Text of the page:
March 8, 2018: Journal of Craniofacial Surgery
Burak Ozdemir, Cory M Kelly, Michael R Levitt, Louis J Kim
Giant, partially-thrombosed basilar artery (BA) aneurysms are extraordinarily difficult to treat. Due to the high risk of rupture exclusion of these aneurysms from the circulation is imperative. In certain instances, direct clipping is unsuitable, and high-flow bypass and proximal parent vessel clip occlusion is required. We report a case of a recurrent partially-thrombosed giant BA apex aneurysm treated with endovascular stent-coiling through a previous radial artery bypass graft. Following the initial bypass and aneurysm trapping six years prior, the patient was neurologically stable until three months prior to admission when he developed new diplopia and left third nerve palsy...
February 23, 2018: Journal of Clinical Neuroscience: Official Journal of the Neurosurgical Society of Australasia
Edward Margolin, Cindy T Y Lam
BACKGROUND: Diplopia can be the result of benign or life-threatening etiologies. It is imperative for the emergency physician to be proficient at assessing diplopia and recognize when urgent referral or neuroimaging is required. OBJECTIVE: The first part of this review highlights a simple framework to arrive at the appropriate disposition of diplopic patients presenting to the emergency department (ED). The second part of this review provides more detail and further management strategies...
February 6, 2018: Journal of Emergency Medicine
Alexander Yang, Mohammed Aref, A Samy Youssef
This is a case of an extensive tuberculum sella meningioma involving the circle of Willis down to the basilar artery that presented with bilateral visual loss worse on the right than left side. A one-piece right orbitopterional approach along the worse eye was used to gain access to the three cranial fossae. The orbitotomy facilitates access to the midline structures and contralateral base of the tumor with minimal brain retraction. Tumor resection is initiated by first identifying the tumor capsule, followed by piecemeal debulking via ultrasonic aspiration...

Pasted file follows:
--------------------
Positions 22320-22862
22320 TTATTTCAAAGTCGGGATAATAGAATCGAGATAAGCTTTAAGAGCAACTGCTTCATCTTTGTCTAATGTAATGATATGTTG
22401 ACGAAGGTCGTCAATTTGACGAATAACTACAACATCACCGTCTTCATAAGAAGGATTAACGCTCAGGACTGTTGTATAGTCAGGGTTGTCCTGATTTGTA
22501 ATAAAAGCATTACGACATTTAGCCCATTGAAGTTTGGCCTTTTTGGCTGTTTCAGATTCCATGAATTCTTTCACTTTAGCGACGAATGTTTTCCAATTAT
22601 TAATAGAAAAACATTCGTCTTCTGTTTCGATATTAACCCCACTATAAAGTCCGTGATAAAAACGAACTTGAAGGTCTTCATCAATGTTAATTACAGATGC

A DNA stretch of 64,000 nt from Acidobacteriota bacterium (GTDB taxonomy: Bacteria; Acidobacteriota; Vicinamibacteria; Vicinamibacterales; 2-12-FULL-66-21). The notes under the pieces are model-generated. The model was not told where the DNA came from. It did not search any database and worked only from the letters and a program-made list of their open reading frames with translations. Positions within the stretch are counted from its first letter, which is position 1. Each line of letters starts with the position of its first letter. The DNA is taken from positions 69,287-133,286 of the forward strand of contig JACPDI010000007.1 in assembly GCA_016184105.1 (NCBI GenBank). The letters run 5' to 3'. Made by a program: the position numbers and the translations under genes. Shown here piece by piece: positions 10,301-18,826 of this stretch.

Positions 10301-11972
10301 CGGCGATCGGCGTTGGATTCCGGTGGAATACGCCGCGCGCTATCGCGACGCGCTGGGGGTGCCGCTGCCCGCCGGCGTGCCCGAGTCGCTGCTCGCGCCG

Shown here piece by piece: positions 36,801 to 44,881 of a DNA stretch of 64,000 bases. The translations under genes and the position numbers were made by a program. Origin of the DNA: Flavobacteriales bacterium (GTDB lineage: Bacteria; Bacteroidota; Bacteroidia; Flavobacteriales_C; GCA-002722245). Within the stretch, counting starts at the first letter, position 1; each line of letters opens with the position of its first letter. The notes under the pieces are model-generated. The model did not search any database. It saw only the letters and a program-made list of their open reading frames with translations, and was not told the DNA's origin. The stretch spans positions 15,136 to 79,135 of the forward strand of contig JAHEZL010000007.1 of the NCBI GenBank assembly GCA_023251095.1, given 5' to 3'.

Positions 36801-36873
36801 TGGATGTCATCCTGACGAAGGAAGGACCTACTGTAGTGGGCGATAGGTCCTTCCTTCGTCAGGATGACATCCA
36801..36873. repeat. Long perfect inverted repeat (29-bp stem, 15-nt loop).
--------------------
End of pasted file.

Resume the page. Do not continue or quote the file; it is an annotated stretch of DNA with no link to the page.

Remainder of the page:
February 2018: Journal of Neurological Surgery. Part B, Skull Base
Ebru Demet Aygit, Asli İnal, O Bulut Ocak, Selcen Celik, Korhan Fazıl, Burcin Kepez Yildiz, Muhittin Taskapili, Birsen Gokyigit
PURPOSE: To evaluate a simpler approach of the medial transposition of split lateral rectus technique in patients with complete third nerve palsy. METHODS: All eyes with complet third nerve palsy were followed in our Strabismus Department between 2014 and 2016. All patients had complete oculamotor nerve palsy. All patients assed routine ophthalmologic examination. Also the ocular deviation, horizontal and vertical ocular alignments were measured at 6 m and at 1/3 m using the Krimsky corneal reflection test and alternate prism cover test with best optical correction...
December 23, 2017: International Ophthalmology
Meera Radia, Matthew Stahl, Meena Arunakirinathan, Mustafa Kadhim
No abstract text is available yet for this article.
December 2, 2017: British Journal of Hospital Medicine
Jacqueline J Greene, Ilka C Naumann, Janet M Poulik, Kevin T Nella, Lindsay Weberling, Jeffrey P Harris, Akihiro J Matsuoka